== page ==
When humans started practicing personal hygiene life expectancy rose 50%.
Things that we now take for granted like daily showers, doctors washing their hands and flushing toilets were not always common practice.
Thankfully most of us now take our physical hygiene pretty seriously. But what about our:
I discovered this fascinating perspective on mindset via Guy Winch’s TED talk on: The Case for Emotional Hygiene.
It made me realize how much I still take for granted.
Perhaps you’ve heard me say “If your mind is stuck you’re wasting your time moving your body” and maybe you too are sold on the importance of creating a strong, supportive, resilient Mindset… however what about the psychological injuries we each encounter and don’t treat?
As Guy shares when you cut yourself you’ll at least chuck on a band aid.
When you sprain your ankle you’ll likely R.I.C.E. it (rest, ice, compression, elevation) and then try to stay off it as much as you can. With a worse injury… like when I crashed into my chest of drawers as a youngster trying to slide standing up, in socks, down the ramp I’d set up for my toy cars …that’s the sort of stitches-very-early-on-a-Sunday-morning injury mum and dad certainly didn’t want to wake up to yet absolutely sort professional help for!
For example do you have an emotional hygiene response for, FAILURE?
Let’s look at Failure first.
The danger with Failure untreated is that it can convince you that you can’t succeed. Encourage you to give up earlier than you should. Persuade you to not even start.
Failure can nurture helplessness.
It will if you: Dwell on all your past failures. Search for evidence of everything that could go wrong in the future. Focus on why other people are more skilled, more lucky, more anything.
Alternatively, a more supportive response to failure is: To look for the learnings. Build a resolve to come back stronger and better informed. Foster a determination to stick with it for as long as it takes because an individual failure (or 20!) never makes YOU a failure.
And what about Rejection?
Whether we’re talking a job you didn’t get or perhaps that boyfriend that broke up with you out of the blue… all seemed to be going blissfully and then with zero reason given YOU’RE DUMPED.
The (my!) natural instinct is to hunt down reasons WHY: Every area in which you’re lacking. Each little physical and emotional fault. How other people are more beautiful, more vulnerable and compassionate, more anything!
Alternatively, a more supportive response to rejection is: To ensure your self talk is as kind and supportive as that which you’d share with your best friend if she got dumped. To have appreciation for all the great friendships and relationships you still have. To be brutal in reframing the self critical thoughts that still want to worm their way into your mind.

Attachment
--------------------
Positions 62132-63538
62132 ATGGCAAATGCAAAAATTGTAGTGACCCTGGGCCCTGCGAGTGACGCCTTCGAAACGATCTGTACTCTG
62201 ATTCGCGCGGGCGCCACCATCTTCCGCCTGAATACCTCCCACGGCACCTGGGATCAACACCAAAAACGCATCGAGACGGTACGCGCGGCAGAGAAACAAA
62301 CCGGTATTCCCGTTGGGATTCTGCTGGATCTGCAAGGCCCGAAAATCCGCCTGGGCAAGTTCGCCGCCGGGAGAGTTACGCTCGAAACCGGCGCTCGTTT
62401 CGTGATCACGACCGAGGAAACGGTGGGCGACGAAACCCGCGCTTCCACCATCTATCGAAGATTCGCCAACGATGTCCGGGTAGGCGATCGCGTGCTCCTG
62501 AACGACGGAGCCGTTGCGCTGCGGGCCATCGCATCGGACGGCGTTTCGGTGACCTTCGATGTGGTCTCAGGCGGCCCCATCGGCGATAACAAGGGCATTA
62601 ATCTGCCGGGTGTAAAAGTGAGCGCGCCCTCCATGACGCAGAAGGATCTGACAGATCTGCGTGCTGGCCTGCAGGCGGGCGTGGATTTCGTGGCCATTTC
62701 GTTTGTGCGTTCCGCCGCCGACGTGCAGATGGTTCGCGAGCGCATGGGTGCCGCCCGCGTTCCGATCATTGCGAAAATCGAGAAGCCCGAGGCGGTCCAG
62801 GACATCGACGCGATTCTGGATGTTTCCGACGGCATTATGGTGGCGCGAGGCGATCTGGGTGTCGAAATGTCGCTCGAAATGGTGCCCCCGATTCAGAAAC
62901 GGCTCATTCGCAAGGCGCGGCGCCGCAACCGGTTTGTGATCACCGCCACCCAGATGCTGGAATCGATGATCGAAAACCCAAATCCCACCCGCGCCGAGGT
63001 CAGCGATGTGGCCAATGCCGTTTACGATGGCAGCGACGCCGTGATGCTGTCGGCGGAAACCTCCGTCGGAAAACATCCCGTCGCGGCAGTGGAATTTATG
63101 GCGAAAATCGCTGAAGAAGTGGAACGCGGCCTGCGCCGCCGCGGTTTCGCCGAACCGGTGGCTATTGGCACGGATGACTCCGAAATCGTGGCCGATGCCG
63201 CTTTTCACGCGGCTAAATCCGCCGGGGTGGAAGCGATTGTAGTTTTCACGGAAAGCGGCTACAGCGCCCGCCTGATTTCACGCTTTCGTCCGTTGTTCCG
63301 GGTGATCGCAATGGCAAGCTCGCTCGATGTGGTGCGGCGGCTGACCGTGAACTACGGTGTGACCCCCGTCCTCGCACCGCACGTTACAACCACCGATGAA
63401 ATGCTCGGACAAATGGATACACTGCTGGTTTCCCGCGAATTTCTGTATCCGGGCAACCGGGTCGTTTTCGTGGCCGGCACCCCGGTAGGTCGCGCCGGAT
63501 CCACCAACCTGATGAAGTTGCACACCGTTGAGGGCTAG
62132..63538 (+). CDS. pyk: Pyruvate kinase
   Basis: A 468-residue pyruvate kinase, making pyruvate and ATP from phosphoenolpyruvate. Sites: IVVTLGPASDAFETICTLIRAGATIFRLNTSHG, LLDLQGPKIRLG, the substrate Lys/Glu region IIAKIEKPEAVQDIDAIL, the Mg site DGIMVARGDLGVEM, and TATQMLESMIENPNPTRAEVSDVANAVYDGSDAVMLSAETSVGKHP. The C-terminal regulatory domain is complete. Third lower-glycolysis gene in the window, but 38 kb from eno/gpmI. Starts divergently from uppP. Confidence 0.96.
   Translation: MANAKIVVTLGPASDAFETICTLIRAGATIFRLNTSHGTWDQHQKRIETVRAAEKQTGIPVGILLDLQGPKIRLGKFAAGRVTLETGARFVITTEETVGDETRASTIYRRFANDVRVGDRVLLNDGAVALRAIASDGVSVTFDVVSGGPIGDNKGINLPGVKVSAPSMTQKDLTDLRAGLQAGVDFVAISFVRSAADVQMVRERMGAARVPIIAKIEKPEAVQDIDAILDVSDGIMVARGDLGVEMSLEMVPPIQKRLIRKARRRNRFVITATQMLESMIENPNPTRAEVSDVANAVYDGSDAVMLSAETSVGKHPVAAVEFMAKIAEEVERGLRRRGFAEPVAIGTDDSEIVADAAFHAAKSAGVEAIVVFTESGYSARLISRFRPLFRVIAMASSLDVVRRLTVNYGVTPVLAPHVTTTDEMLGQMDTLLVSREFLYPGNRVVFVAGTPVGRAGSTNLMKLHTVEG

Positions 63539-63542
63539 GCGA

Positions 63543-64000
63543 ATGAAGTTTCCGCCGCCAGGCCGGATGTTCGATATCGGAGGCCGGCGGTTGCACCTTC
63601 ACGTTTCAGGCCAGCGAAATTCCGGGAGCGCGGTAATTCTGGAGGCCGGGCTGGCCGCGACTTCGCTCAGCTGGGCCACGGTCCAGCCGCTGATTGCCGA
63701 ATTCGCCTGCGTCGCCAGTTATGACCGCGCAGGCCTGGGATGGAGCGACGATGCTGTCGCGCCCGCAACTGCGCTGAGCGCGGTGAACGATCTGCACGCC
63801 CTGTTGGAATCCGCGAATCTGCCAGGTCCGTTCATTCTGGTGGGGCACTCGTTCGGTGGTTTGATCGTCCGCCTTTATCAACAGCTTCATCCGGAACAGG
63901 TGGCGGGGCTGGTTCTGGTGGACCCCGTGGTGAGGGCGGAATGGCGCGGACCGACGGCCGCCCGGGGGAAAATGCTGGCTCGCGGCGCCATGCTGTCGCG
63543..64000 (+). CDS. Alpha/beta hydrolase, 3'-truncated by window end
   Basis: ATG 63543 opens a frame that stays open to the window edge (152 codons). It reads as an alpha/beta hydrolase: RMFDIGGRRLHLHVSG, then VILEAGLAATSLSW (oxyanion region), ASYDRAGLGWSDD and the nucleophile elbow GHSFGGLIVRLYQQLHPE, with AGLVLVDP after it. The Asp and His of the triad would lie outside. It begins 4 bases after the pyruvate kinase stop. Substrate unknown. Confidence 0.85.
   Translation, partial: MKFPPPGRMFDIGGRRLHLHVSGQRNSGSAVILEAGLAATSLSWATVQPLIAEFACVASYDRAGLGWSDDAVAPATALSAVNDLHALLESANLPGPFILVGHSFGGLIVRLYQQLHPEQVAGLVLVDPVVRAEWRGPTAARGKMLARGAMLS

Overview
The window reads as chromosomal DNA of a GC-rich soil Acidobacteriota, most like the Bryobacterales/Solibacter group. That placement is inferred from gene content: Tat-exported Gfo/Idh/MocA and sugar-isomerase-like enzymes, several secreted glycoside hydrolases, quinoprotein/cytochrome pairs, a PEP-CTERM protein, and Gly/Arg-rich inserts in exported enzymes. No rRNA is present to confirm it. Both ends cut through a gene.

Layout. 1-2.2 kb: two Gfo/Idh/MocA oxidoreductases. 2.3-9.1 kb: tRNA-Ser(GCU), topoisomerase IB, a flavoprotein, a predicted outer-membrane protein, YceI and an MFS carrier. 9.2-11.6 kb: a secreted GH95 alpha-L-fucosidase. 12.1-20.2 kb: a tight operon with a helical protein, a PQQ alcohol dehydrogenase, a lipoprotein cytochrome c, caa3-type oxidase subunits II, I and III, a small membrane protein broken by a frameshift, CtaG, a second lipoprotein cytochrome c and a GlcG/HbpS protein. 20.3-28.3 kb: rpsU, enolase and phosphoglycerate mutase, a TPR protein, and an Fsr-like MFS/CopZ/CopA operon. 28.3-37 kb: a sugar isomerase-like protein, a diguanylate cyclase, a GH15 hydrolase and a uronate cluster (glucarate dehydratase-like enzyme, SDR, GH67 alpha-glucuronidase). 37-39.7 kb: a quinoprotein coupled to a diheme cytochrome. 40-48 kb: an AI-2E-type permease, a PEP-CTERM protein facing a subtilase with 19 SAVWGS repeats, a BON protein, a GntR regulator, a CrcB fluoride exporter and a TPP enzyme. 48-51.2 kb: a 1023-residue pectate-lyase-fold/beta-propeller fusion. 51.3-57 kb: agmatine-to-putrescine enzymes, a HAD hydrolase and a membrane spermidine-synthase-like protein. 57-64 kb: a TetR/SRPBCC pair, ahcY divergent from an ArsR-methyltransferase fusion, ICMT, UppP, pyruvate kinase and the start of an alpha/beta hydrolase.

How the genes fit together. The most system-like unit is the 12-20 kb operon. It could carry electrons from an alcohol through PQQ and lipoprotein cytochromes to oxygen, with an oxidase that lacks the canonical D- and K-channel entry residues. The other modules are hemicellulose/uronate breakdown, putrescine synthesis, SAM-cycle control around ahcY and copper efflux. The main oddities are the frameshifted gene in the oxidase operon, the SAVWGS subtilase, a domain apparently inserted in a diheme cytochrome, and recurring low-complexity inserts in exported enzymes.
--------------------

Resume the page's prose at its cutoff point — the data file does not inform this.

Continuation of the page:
Of course there are likely limitless other potential psychological injuries that each of us encounter beyond just Failure and Rejection that deserve an emotional hygiene response.
However, as I’ve been mulling over recently: How do you even know what injury is going to heal itself and what injury is going to need more help?
I’m not sure I have the answer.
Is it as simple as the training injury where my personal strategy is “Give it a week and if it’s not noticeably improved then seek professional help.”
Although unlike my worst exercise injury – I was running to work in the dark at 5.30am, downhill, with my laptop on my back and somehow manage to catch my foot on a lip in the pavement and launched myself through the air to fly spread out super woman style a decent distance until I impacted with the pavement… laptop was fine, knee was a little dodgy for a few lousy-lunge-lacking weeks!
Unlike that injury perhaps a Failure or Rejection or whatever else it may be might need more than a week?
As I said I don’t have The Answer however I do have 6 rapid fire emotional hygiene responses:
1). Resist the habit of ruminating on (or obsessively replaying in your mind) anything that didn’t go to plan.
2). Be swift and creative in reframing any negative self talk that tries to infect your thoughts.
3). Focus on your intention even more than your results. Whether it’s a conversation, a decision or an unsatisfactory outcome there’s freedom in giving yourself a break so long as your intention was genuine and true.
4). If you insist on using the word Failure (I’d prefer you reframe it to feedback) however always know your most recent approach may have resulted in a failure however that never makes YOU a failure.
5). Notice the States (such as feeling tired, hungry or stressed), the People, the Situations that fuel your negative self talk and actively avoid / out plan them.
6). Make a habit of adding to your emotional hygiene bank. Whatever resonates with you. Perhaps daily Affirmations or Reference Points For Success or Gratitudes.
I guess my key take away is: Like physical hygiene, Emotional Hygiene doesn’t take care of itself.
It needs to be monitored, nurtured and at times prioritized.
To get actionable today: Did one of my 6 rapid fire emotional hygiene responses sound worth implementing?
My most to-work-on is #5). Notice the States, the People, the Situations that fuel MY negative self talk and actively avoid / out plan them.
Or even better do you have your own emotional hygiene responses? If you do I’d love to hear them. You can let me know via the comments below.
That’s it for this week in Healthification.
Super huge thanks to the most awesome Amanda for her recent iTunes review… Amanda I’m sending you huge gratitude for all your lovely support and encouragement.
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If you liked this you’ll also like: How You Can Eliminate Emotional Eating.
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